New Zealand 292-7
New Zealand win by 24 runs to lead five-match series 1-0.
The anticipation has been worth it. A tantalising series is in prospect after New Zealand steeled their nerves to triumph over India, the world's No.1 ranked side in their opening one-day international last night.
India closed on a ground record 293 for victory only to finish 24 runs short.
The match vibe, with a strong Indian expatriate community in attendance, was feverish.
New Zealand was full of heroes. Kane Williamson (71 from 88 balls) and Ross Taylor (55 runs from 82 balls) posted a 121-run partnership for the third wicket by cajoling the ball rather than indulging in willow warfare. That role was left to Corey Anderson (68 from 40) and Luke Ronchi (30 from 18) who added a 66-run stand in 37 balls. Anderson, in placing two balls on the roof, further enhanced his Indian Premier League skite reel.
Orange T-shirted patrons moshed to the front of stands in search of a $100,000 one-handed catch.
Williamson's technical precision was exemplary building a platform before his exit at 153 after 33 overs. He is perfecting the chip over the infield while other strokes wouldn't look out of place on a snooker table, such was their adhesion to the McLean Park baize.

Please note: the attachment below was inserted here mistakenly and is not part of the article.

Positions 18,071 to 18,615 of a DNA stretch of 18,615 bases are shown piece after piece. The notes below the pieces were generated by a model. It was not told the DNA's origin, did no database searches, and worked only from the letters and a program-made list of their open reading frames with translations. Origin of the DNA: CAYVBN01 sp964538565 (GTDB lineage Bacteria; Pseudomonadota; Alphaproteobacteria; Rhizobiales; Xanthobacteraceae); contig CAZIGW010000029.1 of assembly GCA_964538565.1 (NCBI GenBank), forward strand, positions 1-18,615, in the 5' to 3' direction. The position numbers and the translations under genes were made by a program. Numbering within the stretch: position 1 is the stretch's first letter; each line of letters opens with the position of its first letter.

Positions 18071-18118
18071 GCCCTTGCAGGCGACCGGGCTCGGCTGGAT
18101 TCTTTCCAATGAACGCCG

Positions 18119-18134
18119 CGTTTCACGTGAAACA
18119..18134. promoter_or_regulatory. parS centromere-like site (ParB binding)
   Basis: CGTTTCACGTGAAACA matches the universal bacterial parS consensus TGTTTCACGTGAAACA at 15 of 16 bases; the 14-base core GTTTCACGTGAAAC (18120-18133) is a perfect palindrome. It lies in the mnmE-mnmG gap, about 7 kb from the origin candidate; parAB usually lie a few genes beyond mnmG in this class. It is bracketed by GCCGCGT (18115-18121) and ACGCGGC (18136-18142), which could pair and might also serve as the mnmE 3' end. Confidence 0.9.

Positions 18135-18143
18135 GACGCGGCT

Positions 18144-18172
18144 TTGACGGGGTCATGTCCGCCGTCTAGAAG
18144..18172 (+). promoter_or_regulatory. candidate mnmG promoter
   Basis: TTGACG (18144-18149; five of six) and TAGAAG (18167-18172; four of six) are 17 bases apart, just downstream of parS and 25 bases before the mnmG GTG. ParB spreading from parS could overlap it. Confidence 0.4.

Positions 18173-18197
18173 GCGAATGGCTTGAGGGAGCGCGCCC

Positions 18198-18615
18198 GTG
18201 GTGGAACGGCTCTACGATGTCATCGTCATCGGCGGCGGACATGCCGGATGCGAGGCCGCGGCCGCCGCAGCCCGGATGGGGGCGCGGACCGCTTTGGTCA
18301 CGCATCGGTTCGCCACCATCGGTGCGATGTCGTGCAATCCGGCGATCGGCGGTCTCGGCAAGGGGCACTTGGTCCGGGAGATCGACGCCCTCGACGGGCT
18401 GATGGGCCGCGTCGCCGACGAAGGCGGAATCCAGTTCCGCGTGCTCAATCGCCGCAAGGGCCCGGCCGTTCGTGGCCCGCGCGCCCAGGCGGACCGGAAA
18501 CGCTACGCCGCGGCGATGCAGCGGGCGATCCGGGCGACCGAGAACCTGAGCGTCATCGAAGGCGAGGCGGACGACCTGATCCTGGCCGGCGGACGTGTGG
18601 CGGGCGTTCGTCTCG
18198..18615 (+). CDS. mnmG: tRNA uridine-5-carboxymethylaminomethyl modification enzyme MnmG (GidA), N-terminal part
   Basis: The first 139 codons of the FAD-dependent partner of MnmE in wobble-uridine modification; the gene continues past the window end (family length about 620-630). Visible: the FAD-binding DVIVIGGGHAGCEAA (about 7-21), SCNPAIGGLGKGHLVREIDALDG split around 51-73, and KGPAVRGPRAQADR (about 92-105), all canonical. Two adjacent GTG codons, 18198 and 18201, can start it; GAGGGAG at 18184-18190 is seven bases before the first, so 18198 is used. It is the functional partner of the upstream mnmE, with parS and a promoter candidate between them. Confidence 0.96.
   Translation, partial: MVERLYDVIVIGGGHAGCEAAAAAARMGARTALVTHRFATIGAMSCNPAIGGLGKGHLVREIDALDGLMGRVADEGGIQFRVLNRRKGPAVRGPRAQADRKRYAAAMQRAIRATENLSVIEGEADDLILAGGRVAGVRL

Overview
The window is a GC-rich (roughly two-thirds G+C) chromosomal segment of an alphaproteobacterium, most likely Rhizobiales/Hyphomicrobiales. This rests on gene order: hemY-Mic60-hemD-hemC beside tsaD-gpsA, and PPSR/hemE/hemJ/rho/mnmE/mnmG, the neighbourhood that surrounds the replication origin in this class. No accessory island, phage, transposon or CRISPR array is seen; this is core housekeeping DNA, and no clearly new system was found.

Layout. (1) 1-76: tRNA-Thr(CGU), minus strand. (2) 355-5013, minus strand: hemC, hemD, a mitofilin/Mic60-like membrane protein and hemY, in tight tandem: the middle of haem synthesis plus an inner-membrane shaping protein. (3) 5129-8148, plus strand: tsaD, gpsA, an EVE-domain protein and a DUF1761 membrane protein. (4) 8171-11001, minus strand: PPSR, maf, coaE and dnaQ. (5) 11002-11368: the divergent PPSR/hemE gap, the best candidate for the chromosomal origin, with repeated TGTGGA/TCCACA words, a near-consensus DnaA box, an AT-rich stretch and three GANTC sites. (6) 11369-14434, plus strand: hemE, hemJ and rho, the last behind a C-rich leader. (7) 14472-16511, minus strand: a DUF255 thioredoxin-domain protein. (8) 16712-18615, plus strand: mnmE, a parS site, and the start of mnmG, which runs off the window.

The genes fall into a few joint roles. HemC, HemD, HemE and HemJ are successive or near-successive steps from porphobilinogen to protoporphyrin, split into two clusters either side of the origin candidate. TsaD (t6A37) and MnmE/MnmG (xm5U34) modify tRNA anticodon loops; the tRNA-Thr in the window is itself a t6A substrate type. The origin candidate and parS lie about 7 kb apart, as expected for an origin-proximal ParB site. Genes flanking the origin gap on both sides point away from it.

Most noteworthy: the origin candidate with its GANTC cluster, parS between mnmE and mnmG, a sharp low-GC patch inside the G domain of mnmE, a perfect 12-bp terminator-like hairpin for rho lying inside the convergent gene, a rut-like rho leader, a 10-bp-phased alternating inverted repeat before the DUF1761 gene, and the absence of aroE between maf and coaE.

Mitchell McClenaghan took the crucial wickets of Virat Kohli and Mahendra Singh Dhoni on his way to four for 68 as he maintained the aggression demanded by captain Brendon McCullum.
"There will be times he travels but we're happy as long as he attacks and tries to take wickets," McCullum said. "He bounced out four guys which is great, that's the plan we wanted."
Indian captain Dhoni said they didn't pull well: "We've got to master that with two bouncers allowed every over. You can't just pick and choose to leave them."
Chants of "Koh-li" and "Dho-ni" erupted as the pair bisected the field and dissected the attack in a fifth-wicket stand of 95. Kohli, with 123 off 110 balls, had his spell broken of India winning each of the 12 times he has scored an ODI century chasing. Dhoni's clean striking was reinforced with 40 off 46.
If New Zealand erred anywhere it was bowling; but charging in against players with ODI averages in excess of 50 is daunting. The hosts fielding wasn't at fault. Led by the McCullum brothers, they chased like the ball was a $100 note in a hurricane.
Adam Milne regularly clocked in excess of 150km/h before limping off after 7.3 overs with a side strain injury - he took one for 40 and faces a MRI scan tomorrow. Guile must be added to pace to shake India - Kohli drove Milne's fastest delivery (153.4km/h) straight for four.
"It's tough for Milny to get injured bowling at that pace, but his overs were still hostile which is exactly what we asked for," McCullum said. "He'll be assessed tomorrow but it doesn't look great."